"This dynamic of being watched, of having a sense of always being on display, is a significant "block" to joy since joy is found in an experience of losing oneself, of being caught up in something bigger, something beyond. Such experiences of joy do not require the dissolution of consciousness, but they do seem to require a release from self-consciousness. Joy is a mode of receptivity wherein one is most aware of others, of an Other, even a Giver. It might include awareness of the "blessings" one enjoys, of a reality that one re-appreciates. But that recognition and awareness seems linked with a welcome look away from self-focus and narcissistic fixation. Insofar as our society seems bent on fostering (if not fomenting) the latter, it seems we shouldn't be surprised by the absence of the former, i.e. joy."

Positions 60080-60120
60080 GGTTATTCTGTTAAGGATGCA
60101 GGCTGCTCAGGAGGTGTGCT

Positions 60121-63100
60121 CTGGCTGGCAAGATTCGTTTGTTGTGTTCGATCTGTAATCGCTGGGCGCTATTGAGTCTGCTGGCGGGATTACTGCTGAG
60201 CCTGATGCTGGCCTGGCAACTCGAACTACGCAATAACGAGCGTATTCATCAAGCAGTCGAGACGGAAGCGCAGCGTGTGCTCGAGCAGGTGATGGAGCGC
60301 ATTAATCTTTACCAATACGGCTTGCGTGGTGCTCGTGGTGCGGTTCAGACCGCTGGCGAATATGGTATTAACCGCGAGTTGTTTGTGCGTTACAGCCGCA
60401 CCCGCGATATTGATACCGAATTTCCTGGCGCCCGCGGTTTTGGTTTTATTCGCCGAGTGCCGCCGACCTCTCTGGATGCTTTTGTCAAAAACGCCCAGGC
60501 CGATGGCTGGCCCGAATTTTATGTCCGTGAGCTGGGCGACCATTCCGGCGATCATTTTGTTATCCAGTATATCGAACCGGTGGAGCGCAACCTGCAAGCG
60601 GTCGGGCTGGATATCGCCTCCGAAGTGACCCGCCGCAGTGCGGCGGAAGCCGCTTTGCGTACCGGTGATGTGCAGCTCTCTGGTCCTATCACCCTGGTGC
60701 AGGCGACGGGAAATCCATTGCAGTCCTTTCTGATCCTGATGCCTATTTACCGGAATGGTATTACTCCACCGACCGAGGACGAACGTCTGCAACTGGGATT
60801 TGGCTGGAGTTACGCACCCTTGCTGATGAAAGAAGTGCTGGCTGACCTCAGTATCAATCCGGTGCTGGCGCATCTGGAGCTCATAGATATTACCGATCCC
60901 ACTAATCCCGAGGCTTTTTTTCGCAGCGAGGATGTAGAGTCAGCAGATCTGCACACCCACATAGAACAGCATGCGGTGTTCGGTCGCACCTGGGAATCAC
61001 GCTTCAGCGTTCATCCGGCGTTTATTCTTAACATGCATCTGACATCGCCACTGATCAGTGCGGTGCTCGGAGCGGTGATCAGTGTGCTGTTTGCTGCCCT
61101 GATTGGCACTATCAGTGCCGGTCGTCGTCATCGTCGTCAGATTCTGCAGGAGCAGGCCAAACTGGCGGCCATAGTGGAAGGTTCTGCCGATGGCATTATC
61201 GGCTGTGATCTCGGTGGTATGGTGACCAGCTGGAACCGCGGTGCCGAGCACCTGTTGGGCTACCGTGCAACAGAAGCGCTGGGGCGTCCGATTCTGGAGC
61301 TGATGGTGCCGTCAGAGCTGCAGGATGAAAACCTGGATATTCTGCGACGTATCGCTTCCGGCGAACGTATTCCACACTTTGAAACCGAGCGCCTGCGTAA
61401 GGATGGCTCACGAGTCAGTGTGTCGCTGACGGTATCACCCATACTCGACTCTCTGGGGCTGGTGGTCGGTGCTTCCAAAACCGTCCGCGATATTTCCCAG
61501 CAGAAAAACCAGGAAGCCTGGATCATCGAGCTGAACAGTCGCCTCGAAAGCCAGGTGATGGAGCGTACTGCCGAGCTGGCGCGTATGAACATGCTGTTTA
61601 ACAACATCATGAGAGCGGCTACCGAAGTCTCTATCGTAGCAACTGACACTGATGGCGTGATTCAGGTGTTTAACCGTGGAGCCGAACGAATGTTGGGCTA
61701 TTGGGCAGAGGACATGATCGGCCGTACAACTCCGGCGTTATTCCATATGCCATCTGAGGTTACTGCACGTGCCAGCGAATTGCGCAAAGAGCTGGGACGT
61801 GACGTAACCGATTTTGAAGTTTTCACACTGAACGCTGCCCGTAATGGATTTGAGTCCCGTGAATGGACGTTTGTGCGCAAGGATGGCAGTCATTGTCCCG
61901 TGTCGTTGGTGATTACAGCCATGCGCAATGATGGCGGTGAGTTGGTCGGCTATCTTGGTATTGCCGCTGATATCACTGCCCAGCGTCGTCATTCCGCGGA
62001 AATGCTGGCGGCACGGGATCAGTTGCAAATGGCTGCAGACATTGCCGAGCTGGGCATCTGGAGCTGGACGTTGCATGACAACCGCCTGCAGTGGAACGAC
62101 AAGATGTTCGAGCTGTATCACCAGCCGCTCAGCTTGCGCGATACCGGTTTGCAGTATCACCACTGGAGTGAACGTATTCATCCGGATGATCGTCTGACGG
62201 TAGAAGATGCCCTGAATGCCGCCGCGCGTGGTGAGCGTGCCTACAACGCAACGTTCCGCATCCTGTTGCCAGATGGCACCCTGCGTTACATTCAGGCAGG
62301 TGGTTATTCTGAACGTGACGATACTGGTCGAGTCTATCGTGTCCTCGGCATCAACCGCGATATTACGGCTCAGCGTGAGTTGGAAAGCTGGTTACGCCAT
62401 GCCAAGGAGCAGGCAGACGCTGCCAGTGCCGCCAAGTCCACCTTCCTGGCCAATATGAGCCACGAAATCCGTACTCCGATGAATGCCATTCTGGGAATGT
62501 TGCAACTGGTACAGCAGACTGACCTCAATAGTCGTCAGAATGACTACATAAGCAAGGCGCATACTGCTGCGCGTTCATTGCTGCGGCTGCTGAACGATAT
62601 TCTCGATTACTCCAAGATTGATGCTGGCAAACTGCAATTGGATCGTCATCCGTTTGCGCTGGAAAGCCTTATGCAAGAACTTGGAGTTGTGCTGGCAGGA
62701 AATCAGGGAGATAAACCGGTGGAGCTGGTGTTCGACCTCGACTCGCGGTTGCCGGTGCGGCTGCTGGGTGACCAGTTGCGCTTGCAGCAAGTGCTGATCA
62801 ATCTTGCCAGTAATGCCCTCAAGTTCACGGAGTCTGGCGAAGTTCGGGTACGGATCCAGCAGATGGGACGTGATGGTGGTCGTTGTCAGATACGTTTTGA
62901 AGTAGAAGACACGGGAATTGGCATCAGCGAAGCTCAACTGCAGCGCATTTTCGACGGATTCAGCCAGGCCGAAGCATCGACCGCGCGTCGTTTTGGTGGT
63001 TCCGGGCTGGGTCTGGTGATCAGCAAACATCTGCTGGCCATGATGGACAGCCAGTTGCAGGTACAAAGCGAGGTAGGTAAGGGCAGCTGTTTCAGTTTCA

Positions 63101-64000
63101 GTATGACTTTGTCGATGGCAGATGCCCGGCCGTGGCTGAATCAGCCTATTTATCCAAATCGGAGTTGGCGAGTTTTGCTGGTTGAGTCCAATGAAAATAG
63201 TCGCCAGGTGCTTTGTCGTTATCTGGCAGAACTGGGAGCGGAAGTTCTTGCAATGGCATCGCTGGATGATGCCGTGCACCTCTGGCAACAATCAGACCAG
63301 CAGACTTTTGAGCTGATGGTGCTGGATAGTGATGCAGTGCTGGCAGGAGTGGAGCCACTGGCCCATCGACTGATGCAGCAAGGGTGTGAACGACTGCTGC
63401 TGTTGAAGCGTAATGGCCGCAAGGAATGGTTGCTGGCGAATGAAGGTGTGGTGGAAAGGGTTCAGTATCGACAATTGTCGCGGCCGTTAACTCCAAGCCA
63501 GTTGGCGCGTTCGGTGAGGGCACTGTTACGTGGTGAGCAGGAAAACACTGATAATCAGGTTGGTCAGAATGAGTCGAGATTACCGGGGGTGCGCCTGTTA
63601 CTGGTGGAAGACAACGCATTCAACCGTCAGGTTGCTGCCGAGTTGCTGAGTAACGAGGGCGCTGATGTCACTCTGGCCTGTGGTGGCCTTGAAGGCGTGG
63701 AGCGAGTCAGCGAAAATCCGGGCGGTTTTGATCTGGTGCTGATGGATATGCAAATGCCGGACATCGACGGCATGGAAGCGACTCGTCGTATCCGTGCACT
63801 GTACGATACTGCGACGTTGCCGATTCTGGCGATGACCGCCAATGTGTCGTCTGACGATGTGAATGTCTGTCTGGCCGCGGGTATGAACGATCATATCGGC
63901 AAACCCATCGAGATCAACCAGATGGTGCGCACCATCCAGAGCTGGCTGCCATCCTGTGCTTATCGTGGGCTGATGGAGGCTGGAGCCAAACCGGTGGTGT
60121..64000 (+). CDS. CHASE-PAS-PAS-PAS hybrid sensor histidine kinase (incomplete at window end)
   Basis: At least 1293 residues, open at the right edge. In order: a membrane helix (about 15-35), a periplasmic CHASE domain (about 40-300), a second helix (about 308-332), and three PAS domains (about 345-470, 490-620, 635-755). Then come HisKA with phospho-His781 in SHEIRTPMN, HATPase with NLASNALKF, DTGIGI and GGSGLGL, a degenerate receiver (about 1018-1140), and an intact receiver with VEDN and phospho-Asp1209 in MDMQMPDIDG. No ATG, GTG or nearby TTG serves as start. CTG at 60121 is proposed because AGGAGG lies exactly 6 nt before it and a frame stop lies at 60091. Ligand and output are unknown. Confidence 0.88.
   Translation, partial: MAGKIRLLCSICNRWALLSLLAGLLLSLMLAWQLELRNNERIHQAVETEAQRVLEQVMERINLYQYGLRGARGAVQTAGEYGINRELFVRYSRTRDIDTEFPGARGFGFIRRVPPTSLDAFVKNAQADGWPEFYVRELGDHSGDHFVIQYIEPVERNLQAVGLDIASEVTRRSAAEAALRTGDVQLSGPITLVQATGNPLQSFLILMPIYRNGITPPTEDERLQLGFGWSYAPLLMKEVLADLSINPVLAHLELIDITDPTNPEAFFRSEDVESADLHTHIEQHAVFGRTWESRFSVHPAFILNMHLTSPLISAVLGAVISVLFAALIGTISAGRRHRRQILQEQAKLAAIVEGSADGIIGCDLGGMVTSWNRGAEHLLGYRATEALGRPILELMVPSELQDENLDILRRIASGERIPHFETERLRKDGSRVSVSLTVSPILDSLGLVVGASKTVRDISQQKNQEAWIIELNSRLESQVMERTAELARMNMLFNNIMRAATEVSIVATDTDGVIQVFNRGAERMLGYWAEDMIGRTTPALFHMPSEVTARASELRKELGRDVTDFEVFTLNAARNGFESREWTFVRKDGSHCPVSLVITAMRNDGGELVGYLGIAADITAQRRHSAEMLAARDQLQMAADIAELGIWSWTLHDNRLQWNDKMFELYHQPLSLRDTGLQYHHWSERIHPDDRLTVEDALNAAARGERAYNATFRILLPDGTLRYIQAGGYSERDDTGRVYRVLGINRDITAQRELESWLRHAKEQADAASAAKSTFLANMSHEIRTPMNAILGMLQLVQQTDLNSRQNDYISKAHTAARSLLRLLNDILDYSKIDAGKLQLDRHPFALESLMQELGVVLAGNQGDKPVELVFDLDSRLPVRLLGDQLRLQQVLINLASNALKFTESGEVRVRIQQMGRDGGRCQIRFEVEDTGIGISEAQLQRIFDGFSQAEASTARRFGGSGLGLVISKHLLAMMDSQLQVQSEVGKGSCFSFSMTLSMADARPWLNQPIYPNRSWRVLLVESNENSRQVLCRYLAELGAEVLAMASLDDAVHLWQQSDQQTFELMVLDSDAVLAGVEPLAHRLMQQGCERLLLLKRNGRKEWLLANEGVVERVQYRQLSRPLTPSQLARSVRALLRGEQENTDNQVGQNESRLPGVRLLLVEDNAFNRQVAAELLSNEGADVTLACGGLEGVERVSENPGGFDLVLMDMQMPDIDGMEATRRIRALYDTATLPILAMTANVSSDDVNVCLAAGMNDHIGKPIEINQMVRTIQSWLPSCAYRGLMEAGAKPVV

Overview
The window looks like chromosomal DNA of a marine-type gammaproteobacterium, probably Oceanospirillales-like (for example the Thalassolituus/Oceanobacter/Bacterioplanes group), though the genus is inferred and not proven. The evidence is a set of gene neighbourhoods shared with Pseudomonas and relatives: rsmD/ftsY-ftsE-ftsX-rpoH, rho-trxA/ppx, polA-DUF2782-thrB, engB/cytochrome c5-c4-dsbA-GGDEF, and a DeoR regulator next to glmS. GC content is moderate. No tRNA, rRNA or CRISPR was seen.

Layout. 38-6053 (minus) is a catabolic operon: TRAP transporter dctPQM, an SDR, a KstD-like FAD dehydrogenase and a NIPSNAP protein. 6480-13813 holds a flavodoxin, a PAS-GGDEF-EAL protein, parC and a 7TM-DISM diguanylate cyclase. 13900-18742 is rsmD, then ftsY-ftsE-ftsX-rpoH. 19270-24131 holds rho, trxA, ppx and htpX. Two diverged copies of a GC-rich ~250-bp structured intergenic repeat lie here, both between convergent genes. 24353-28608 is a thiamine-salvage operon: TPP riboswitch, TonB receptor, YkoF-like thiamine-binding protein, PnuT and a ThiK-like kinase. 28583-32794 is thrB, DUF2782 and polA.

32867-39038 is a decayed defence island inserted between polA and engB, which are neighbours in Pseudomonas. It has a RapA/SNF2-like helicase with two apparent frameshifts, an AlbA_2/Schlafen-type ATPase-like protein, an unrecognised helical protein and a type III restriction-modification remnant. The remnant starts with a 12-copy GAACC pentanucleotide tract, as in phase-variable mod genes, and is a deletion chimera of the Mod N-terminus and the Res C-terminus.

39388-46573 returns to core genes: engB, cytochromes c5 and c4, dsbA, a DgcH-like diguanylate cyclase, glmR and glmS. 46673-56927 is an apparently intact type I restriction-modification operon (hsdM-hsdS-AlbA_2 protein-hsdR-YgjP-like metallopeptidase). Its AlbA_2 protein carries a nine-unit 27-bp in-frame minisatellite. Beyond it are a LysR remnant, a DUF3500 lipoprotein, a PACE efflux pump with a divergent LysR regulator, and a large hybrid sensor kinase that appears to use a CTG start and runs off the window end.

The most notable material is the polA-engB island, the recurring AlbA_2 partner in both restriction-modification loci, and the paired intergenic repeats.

James K. A. Smith, Diagnosing our Joylessness: Some Hypotheses," (2014).